Des Kelly: Perdue, the bin girl who's far from rubbish
21:00 GMT, 1 August 2012
21:00 GMT, 1 August 2012
When men say they like ‘strong women’,
they aren’t usually thinking of the type who are capable of hurling a
washing machine across the room.
So I’d advise any gentlemen who are feeling insecure about their masculinity to avoid the women’s weightlifting at London 2012.
In times past, the typical male would
demonstrate their alpha status by dragging the wife back to the cave by
her hair. But the rise of women’s liberation and hairdressing costs have
put paid to that.
Now just one assigned task defines
manhood — and that is to put the bins out. Modern women need little else
from the male of the species.
Raising the bar: Wales' Natasha Perdue in action
But weightlifter Natasha Perdue has
stolen even that duty away. The 37-year-old is on the council bin round,
chucking rubbish away when she’s not lifting weights.
Like all the women in this 69kg class,
the chirpy Perdue is surprisingly small but formidably strong. I know
this because she shook my hand and I’ve had to type this article with my
left hand and right elbow as a result.
There are already enough challenges
facing a journalist trying to cover women’s weightlifting. The biggest
test is to convey accurately just how much effort is involved in this
sport, because what these women do is extraordinary. With veins bulging
like Madonna’s arms and eyes bulging like Madonna’s arms too, they
thrust almighty loads above their heads.
The best way to explain this is to
imagine that the lumps of metal on the end of the bar are actually two
baby elephants. Add that those baby elephants are making a terrible
noise at being hoisted into the air and you’ll also capture the sound
coming out of the lifter’s mouth while all this is happening.
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But they don’t just lift the weight,
they must also stand perfectly still and control the quivers of exertion
vibrating through every fibre of their body as they wait for the judges
to say they are happy.
The trick is for three lights to
signal it is a ‘good lift’ before the competitor’s head explodes with
the strain. Then the baby elephants… sorry, weights are hurled to the
floor, sending out a shockwave that dislodges roof slates on the Houses
I weigh 85kg and some of these women,
standing little more than 5ft tall, are lifting nearly double that.
Which means I am a baby elephant and need to go on a diet.
At the ExCeL, Perdue emerged on to the stage, blinking into the lights and visibly nervous. Her first attempt at 92kg failed.
During the Commonwealth Games in Delhi two years ago, she simply folded and failed to register a lift. There were worrying signs of a repeat in London when she faltered and dropped the bar.
She tried a smile but she looked daunted by the crowd and the responsibility. Admittedly, she did have another weight to bear. Her late father, Terry, competed at the 1968 and 1972 Games, finishing in a best place of 10th. Perdue was a British karate champion and took up weightlifting only after her dad’s death. Her great fear was that she would let him down.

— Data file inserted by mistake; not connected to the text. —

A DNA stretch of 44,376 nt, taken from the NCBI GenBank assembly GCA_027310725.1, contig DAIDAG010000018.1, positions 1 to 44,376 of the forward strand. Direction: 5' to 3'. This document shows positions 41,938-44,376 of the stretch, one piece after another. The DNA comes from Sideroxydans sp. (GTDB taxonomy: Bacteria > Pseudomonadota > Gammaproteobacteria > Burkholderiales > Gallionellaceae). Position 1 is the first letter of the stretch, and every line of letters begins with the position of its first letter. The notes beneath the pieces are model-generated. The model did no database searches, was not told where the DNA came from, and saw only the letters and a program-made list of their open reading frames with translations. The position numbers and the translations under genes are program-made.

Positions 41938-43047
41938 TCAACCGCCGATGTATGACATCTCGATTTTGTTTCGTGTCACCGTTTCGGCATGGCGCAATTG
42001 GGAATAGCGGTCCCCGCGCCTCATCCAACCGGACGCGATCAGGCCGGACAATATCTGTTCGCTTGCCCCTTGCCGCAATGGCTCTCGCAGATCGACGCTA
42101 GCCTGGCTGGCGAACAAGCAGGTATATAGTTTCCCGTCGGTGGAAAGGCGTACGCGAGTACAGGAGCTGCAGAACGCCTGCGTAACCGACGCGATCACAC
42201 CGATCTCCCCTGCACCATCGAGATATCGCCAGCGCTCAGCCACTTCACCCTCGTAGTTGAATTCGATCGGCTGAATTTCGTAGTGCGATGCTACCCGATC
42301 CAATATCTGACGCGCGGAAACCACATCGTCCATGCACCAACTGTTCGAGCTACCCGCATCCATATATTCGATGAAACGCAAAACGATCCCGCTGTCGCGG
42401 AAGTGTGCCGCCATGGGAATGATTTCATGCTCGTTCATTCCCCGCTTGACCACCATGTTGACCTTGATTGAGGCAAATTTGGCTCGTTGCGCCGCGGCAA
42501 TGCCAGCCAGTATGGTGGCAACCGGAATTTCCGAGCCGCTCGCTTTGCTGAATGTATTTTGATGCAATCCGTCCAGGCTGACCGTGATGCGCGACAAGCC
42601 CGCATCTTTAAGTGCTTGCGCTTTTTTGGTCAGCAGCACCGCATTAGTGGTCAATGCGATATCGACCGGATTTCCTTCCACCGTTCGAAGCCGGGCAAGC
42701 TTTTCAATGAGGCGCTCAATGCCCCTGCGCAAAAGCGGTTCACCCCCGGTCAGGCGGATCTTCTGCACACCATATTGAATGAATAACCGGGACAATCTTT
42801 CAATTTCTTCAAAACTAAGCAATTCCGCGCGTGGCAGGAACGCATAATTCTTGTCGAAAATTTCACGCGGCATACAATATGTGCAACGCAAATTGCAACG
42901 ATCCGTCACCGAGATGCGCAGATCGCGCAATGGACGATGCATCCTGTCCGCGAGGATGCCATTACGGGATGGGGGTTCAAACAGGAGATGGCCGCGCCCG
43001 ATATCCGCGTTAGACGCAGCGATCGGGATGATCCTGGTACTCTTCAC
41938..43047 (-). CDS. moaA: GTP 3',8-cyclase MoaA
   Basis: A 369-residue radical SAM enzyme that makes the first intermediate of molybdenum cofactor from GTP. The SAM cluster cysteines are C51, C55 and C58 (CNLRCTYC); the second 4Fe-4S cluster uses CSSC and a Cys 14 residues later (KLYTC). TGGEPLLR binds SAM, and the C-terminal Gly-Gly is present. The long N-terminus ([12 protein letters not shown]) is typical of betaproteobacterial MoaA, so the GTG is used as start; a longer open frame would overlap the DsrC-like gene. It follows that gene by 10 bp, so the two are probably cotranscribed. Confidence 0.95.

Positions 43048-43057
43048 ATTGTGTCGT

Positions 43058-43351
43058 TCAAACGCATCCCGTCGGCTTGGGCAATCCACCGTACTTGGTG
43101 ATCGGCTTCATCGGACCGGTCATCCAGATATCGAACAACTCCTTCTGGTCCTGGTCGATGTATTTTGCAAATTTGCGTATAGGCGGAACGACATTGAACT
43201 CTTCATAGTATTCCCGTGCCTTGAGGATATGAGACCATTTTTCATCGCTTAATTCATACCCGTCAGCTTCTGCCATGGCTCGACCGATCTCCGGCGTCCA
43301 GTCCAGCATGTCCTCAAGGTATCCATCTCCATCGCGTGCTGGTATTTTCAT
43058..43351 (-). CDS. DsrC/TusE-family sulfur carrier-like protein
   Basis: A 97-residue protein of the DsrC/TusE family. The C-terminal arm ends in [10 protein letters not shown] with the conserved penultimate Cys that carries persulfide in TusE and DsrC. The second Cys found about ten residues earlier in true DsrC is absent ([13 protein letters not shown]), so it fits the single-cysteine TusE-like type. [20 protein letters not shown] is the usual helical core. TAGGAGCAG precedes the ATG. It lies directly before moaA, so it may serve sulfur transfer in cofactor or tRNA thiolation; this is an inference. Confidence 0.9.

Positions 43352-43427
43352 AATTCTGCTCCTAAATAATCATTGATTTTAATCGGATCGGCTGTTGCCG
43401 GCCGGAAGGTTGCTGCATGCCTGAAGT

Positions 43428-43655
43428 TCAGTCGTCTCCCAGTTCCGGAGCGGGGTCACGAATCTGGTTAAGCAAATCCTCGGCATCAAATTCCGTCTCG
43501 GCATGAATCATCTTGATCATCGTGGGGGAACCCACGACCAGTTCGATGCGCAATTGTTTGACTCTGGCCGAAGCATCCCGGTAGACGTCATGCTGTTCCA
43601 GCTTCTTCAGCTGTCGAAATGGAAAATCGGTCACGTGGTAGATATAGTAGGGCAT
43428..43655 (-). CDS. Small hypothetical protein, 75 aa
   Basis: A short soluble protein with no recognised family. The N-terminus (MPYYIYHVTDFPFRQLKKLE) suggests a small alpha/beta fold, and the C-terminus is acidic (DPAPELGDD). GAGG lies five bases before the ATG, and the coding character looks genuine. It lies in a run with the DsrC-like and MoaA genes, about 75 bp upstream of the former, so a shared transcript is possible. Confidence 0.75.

Her second effort was successful but Perdue’s legs wobbled and gave way as she left the stage. It looked like a faint and was later described as a leg spasm.
Lifting spirits: Perdue completes a lift in agony
One lift at the snatch (a lift straight up with locked elbows), was enough to take her into the second round, where she lifted a respectable 113kg in the clean-and-jerk (on to the chest and then above the head). After that, she was pulled out of the competition. It was enough.
Back to the daily grind: Perdue
‘I know Dad was looking down,’ she said. ‘Even mentioning him does something to my insides and I get very emotional. To think he did all of this 40 years ago.
‘When I was young I never looked at him as an Olympian. He was just Dad. If only I’d asked him about the Games. You kick yourself for not doing that.’
Perdue certainly wasn’t rubbish. Her combined total of 205kg gave her fourth place in the B final. North Korea’s Rim Jong Sim went on to claim gold with a total of 261kg.
‘I’ve felt special here and I’ll miss it, silly as it sounds,’ Perdue added. ‘But it’s back to work and reality for me. I’m going home to Swansea where I hope I’ll get my job back.’
I’d like Perdue to be my local bin woman. With her, there’d be none of this weight limit nonsense or worries about whether the lid was up. She’d just grab my wheelie bins, one on each Olympic bicep, and throw them in the back of the truck.
Then I found out Perdue’s job is to drive the dustbin lorry, not fill it. And on hearing the news, there was a man somewhere nodding and saying: ‘Quite right too. That’s my job.’
Today’s scanner test — a brand new garlic crusher. It didn’t even raise a beep. It’s not just the security that’s being forgiving with all things French. We appear to be letting them have a lot of medals, too.
One New York Times columnist has dubbed the London Games ‘the mall Olympics’ because the Westfield shopping centre is nearby. Oh, do shut up. Americans created shopping malls. And if there were no shops here, everyone would moan that the park was miles from anywhere.